Using a Remote RVC Host
Occasionally I am asked is there a downside to running the VSAN Observer on vCenter. Generally my recommendation is if a customer is using it for short term monitoring or troubleshooting in a small(ish) environment then it should be fine. For customers who are using it in larger clusters and in more anger I’d recommend a different approach.
VSAN Observer is a tool used to analyse the performance of a VSAN environment. Customers and VMware Support can use this tool to gain a deeper insight into their environment. Running VSAN Observer – http://www.punchingclouds.com/2013/09/03/vsphere-5-5-using-rvc-vsan-observer-pt2/
vCenter running VSAN Observer will hold all of the session history in it’s memory until it either times out or is manually is halted by the uses with the <Ctlr>+<C> combination. At this moment the default interval at which VSAN Observer collects stats is 60 secs, which is quite aggressive. If you think about vCenter Operations it will collect stats every 5 minutes so the use case of the two is actually quite different. VSAN Observer is meant for running for short periods, perhaps those for on the spot troubleshooting or point in time monitoring.
In situations where VSAN Observer is used often for heavier work it might be suitable to configure another vCenter Server as a dedicated RVC instance. Doing so would remove any potential impact on your production vCenter Server.
Of course this depends greatly on the customers usage and ability to manage another vCenter instance. This vCenter instance should be a cut down version not integrated into the production environment with SSO and the like. Using the vCenter Virtual Appliance would be the simplest recommendation I’d give. Just install a new vCVA and configure with a basic embedded config as per normal. In fact, it’s entirely possible to stop all the vCenter services on this server if really required.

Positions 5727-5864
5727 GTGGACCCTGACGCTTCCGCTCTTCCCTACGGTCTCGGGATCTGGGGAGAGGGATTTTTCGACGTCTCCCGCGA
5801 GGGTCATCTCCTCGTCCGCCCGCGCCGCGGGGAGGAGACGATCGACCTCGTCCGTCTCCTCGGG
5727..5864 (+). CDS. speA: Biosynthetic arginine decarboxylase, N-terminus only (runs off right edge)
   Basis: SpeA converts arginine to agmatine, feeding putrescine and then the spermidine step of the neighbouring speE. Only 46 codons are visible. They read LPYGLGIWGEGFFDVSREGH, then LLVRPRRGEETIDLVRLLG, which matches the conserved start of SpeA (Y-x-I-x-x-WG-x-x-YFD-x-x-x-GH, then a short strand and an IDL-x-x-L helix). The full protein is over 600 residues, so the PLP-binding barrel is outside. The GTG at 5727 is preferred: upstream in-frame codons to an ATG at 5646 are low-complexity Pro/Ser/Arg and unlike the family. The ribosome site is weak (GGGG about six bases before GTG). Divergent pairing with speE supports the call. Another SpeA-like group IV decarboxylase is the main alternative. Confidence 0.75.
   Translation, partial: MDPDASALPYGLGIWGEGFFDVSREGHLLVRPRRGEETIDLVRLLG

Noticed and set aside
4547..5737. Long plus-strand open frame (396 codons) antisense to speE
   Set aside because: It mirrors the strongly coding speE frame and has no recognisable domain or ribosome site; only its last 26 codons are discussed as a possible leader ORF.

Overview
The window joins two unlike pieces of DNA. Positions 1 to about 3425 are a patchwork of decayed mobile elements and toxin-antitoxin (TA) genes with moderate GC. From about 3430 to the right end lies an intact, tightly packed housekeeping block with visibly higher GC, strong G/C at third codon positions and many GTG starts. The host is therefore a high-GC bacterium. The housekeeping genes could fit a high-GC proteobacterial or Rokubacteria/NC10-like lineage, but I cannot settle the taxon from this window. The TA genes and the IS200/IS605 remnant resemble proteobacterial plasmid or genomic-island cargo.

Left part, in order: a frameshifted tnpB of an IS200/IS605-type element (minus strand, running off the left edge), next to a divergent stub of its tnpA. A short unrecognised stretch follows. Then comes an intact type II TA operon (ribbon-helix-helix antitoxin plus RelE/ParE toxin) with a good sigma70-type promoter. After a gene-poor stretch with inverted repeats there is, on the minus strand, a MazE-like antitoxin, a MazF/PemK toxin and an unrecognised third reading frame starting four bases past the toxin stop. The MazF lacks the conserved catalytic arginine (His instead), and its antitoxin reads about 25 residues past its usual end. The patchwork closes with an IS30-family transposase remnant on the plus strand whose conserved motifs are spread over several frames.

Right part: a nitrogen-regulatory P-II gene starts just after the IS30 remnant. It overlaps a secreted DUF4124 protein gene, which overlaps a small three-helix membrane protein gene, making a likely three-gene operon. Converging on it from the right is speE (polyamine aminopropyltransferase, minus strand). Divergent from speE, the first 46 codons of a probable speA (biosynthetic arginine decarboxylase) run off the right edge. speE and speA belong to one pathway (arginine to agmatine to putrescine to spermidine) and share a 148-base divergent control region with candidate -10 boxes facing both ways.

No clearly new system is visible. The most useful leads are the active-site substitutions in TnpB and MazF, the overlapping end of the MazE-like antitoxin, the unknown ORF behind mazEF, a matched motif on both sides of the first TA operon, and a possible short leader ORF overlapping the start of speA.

NOTE: You can change the VSAN Observer collection interval and max runtime
–interval or –i – Interval in Sec in which to collect (default:60)
–max-runtime or –m – Maximum number of hours to collect stats (default:2)
After installing the second vCenter simply open an ssh connection to it and type rvc root@prodvc (where prodvc is your production vCenter server).
If this is the first time you have connected you will be prompted to accept the warning:
Host to connect to (user@host): root@mysecondvc
The authenticity of host ‘mysecondvc’ can’t be established.
Public key fingerprint is 6d62e48e1c8d80fc651359a356edc51b949097d68d1ca085fcd5415f8d46734e.
Are you sure you want to continue connecting (y/n)? y
Warning: Permanently added ‘mysecondvc’ (vim) to the list of known hosts
Once the password is entered correctly you’ll be at the prompt and all you are good to go. I should re-iterate that only special cases would call for this type of configuration but it is definitely possible.
RVC fun with VSAN
In the first part of exploration into the Ruby vSphere Console I have stumbled across so many new and interesting ways to interact with VSAN.
For a brief introduction to the RVC I suggest you start back here http://www.punchingclouds.com/2013/08/30/vsphere-5-5-vsphere-ruby-console/.
I came across this little nugget I was not aware of the ‘table’ command which I couldn’t find much documentation for. Although fairly straight forward, the use of the command is really quite powerful.
/localhost/DCName> table -h
usage: table [opts] obj…
Display a table with the selected fields
You may specify the fields to display using multiple -f options, or
separate them with ‘:’. The available fields for an object are
shown by the “fields” command.
obj: Path to a RVC::InventoryObject
–field, -f <s>: Field to display
–sort, -s <s>: Field to sort by
–reverse, -r: Reverse sort order
–help, -h: Show this message
/localhost/VSAN-DC> table -f name -f state.connection:num.vms:num.poweredonvms:cpuusage:memusage:uptime:build ~/computers/*/hosts/*
See, pretty cool hey!
I’ll have lots more stuff coming soon.